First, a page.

The Most Obvious Solution to the U.S. Budget Crisis

There is good news for people upset with austerity measures in the U.S. According to House Minority Leader Nancy Pelosi, there are no more budget cuts to be made as the "cupboard is bare." People in the real world will have realized that Pelosi really meant, "We can't cut without upsetting the lobbyists paying for our campaigns."

Because even though sequester, a meager 4% decrease in spending has kicked in and Congress was still able to enact 17,679 budgetary measures since March 1. The U.S. can't function without making rules over the Bend, Ore. airport? Without spending time on a Washington State inventory of native human remains? Without paying attention to an Arizona museum trying to repatriate native objects to the appropriate tribes?

If she were true to her oath to defend the Constitution, Pelosi would actually think that expenditures should be taken care of with a thermonuclear bomb, not a scalpel. Indeed, if D.C. had stayed true to the Constitution, there would be no departments but the state, treasury, justice, and defense as these represent essential functions of the federal government the founding fathers envisioned.

Cutting everything else from education to agriculture to the EPA would save (according to the departments' most recent budget requests, and excluding loans they guarantee) nearly $1.7 trillion or 45% of the deficit. Cutting every federal agency not enumerated in the Constitution (FBI, DEA, FCC) would also save several billion, which would eventually turn into surpluses by abolishing programs like Social Security, Medicare, Medicaid, and by having tariffs that only exist to bring revenues rather than stop trade.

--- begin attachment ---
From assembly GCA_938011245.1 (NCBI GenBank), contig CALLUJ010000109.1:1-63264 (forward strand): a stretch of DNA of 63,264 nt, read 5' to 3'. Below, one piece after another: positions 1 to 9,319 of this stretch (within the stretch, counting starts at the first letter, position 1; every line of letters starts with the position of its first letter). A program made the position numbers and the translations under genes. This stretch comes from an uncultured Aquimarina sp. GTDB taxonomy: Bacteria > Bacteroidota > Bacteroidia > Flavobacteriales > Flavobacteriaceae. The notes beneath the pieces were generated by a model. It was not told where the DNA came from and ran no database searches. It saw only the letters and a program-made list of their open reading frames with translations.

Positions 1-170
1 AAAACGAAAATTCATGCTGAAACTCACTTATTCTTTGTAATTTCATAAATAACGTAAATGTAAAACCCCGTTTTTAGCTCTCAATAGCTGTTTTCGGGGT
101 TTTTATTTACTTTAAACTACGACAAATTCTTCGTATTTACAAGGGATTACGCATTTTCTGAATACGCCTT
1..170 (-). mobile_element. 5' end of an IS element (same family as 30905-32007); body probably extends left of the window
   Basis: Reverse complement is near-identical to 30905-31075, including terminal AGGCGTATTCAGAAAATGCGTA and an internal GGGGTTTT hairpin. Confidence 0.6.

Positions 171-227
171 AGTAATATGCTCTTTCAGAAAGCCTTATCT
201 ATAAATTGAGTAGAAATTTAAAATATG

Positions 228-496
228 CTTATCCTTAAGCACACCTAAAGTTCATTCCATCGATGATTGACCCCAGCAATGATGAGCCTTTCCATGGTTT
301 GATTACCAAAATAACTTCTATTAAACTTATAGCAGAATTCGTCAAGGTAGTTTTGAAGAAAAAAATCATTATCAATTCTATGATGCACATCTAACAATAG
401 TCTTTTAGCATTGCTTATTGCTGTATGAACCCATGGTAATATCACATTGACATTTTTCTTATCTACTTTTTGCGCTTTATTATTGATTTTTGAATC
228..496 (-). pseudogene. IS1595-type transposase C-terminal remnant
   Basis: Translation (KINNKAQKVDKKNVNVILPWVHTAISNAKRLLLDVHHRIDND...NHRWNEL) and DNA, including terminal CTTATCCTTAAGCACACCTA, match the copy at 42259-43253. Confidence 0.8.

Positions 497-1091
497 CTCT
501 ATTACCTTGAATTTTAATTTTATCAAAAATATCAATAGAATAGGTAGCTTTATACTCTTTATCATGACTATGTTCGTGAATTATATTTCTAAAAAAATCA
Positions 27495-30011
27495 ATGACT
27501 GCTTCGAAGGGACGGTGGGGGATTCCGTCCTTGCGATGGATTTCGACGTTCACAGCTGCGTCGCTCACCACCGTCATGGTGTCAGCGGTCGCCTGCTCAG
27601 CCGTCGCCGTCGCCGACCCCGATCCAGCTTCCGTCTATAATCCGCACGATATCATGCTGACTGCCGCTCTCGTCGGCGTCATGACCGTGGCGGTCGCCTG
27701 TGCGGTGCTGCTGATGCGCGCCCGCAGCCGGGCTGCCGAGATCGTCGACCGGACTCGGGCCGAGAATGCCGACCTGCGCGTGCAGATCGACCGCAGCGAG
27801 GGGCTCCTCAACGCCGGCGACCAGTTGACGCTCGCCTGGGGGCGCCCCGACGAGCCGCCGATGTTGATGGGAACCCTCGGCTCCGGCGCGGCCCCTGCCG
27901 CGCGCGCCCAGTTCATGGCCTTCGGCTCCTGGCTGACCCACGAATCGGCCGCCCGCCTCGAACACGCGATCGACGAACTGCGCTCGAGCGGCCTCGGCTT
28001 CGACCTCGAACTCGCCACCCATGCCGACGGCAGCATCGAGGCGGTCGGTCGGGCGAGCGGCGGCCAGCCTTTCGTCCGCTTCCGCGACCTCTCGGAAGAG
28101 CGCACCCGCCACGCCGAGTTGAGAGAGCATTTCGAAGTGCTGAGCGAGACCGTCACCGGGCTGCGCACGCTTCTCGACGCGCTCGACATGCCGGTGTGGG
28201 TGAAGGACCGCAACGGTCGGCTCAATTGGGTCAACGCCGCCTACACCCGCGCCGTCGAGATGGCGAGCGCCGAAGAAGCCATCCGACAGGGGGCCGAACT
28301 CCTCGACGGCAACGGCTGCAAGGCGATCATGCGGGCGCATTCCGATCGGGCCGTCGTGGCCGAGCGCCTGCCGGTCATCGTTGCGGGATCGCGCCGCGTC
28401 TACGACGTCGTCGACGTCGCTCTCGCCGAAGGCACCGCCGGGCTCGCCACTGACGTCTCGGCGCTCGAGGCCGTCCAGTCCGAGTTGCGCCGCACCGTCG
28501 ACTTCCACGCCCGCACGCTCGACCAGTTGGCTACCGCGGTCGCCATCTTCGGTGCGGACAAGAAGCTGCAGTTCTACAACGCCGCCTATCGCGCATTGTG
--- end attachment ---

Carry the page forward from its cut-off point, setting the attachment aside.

While this would help the U.S. in the long run as regulations could have shrunk the economy by as much as four-fold, there would be an unavoidable and very painful recession in the short run. It would be unavoidable because not only so many people working for the government would be fired, but also because so many people and businesses have arranged their lives around the signals sent by government. There would be too little savings and too much debt because of artificially low interest rates, risky loans forced by Washington, a "too big to fail" mentality that encourages unsustainable practices and so on.

So the solution would be to gradually phase out all regulations and departments not vital to the survival of the country. That way, we prove Nancy Pelosi wrong by making deep cuts in the budget while easing the pain to all of those losing their jobs as a result of those cuts. It will be painful, but countries can get through it, as Canada and Estonia have shown.